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Old 21st February 2013, 06:53 PM   #5
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Quote:
Originally Posted by DUG View Post
Were you measuring the inductance with a frequency close to the operating frequency?
I think the LCR metre measures L at 500kHz. I think that should be good enough.
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Old 21st February 2013, 07:08 PM   #6
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Originally Posted by DF96 View Post
Remember with a transformer any impedance will be transformed when measured from another winding.
Thanks. So that is the reason I got different readings when measuring from the primary or secondary side.
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Old 21st February 2013, 07:14 PM   #7
JMFahey is offline JMFahey  Argentina
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500kHz

500 KHz and power transformer shouldn't be mentioned in the same phrase.

I think it must use a *much* lower test frequency.
Say, 400 Hz or something.
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Old 21st February 2013, 07:23 PM   #8
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I measured both secondary windings having a resonant frequency at 910kHz. If I use the formula F = 1 / (2 * Pi * SQRT(L * C)), I would have the leakage capacitance C = L * square(1 / f) / (2 * Pi). Here f = 910000. Should I use the leakage inductance for the L?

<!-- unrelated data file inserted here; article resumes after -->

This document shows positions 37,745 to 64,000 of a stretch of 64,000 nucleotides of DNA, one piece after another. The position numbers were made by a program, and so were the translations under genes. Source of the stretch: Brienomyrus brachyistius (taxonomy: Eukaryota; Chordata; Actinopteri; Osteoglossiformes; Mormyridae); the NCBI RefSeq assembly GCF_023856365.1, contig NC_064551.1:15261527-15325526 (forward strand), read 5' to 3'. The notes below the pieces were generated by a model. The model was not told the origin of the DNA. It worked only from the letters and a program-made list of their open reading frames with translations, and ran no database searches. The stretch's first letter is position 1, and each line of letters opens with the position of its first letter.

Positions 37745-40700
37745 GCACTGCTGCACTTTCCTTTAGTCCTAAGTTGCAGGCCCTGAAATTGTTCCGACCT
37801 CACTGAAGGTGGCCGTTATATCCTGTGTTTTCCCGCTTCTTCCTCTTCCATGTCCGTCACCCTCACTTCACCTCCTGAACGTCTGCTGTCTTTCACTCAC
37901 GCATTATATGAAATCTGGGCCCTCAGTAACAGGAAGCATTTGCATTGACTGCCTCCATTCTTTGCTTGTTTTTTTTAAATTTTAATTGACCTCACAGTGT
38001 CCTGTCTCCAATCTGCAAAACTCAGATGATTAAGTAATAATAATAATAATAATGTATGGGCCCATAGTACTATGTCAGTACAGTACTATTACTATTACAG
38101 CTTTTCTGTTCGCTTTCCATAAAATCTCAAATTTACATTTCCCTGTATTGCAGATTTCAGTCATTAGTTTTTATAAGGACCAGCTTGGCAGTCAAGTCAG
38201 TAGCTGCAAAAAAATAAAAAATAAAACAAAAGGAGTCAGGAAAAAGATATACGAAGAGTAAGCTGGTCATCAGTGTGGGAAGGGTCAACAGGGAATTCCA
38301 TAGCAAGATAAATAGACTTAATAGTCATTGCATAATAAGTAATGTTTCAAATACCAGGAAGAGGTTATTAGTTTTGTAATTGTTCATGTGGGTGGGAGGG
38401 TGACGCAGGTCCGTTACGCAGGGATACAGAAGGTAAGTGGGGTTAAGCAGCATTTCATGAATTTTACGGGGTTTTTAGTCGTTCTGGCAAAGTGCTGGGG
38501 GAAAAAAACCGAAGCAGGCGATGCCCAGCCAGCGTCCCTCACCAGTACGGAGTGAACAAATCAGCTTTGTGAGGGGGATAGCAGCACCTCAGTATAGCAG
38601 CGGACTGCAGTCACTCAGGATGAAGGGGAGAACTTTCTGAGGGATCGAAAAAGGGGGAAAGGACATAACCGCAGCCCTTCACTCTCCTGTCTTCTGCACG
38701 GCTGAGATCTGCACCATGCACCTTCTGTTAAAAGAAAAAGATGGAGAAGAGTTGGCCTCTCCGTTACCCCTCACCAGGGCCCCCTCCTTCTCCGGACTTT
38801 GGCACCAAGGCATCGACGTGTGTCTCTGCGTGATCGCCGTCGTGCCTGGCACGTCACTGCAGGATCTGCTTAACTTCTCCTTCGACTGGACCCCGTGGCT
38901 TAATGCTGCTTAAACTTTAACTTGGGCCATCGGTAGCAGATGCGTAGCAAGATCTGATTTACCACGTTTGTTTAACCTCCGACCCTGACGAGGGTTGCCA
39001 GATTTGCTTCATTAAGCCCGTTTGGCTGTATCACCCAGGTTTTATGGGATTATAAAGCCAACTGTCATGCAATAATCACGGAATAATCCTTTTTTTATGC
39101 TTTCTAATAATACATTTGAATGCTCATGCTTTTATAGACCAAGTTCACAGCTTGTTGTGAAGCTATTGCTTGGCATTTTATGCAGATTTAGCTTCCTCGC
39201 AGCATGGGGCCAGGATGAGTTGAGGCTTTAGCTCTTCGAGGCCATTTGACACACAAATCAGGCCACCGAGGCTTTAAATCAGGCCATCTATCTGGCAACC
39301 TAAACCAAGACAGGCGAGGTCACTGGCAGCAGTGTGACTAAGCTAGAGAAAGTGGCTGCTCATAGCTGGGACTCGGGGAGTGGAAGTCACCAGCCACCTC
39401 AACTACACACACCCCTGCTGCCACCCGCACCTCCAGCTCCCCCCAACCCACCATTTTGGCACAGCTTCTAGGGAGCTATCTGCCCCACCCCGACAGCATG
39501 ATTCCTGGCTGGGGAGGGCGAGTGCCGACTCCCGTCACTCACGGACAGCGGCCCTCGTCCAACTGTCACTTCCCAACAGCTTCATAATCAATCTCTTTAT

If so, since I have 28.8uH and 44.8uH leakage inductance on the 2 secondary windings respectively, the leakage capacitance turn up to be 1044pF and 672pH respectively. Does it sound right to you?

Last edited by HiFiNutNut; 21st February 2013 at 07:26 PM.
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Old 21st February 2013, 07:40 PM   #9
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I am still thinking about how an equivalent circuit looks like in LTSpice.

Looking from the power supply side, I presume the circuit sees the transformer's secondary leakage inductance, leakage capacitance and winding resistance.

For a good approximation only, can we ignore other parameters hence saving the efforts of modelling the primary side? Would this approximation be good enough to use to design a PSU?

If so, can I model the transformer as an ideal voltage source in series with the parallels of leakage inductance, leakage capacitance and winding resistance? or the inductance and resistance are in series, then in parallel with the capacitance?
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Old 21st February 2013, 08:40 PM   #10
DF96 is offline DF96  England
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Real transformers are usually modelled as ideal transformers with added parasitics, such as leakage inductance and capacitance.

A transformer is not a voltage source. Ultimately it is a pair of coupled inductors, so that is where you have to start from.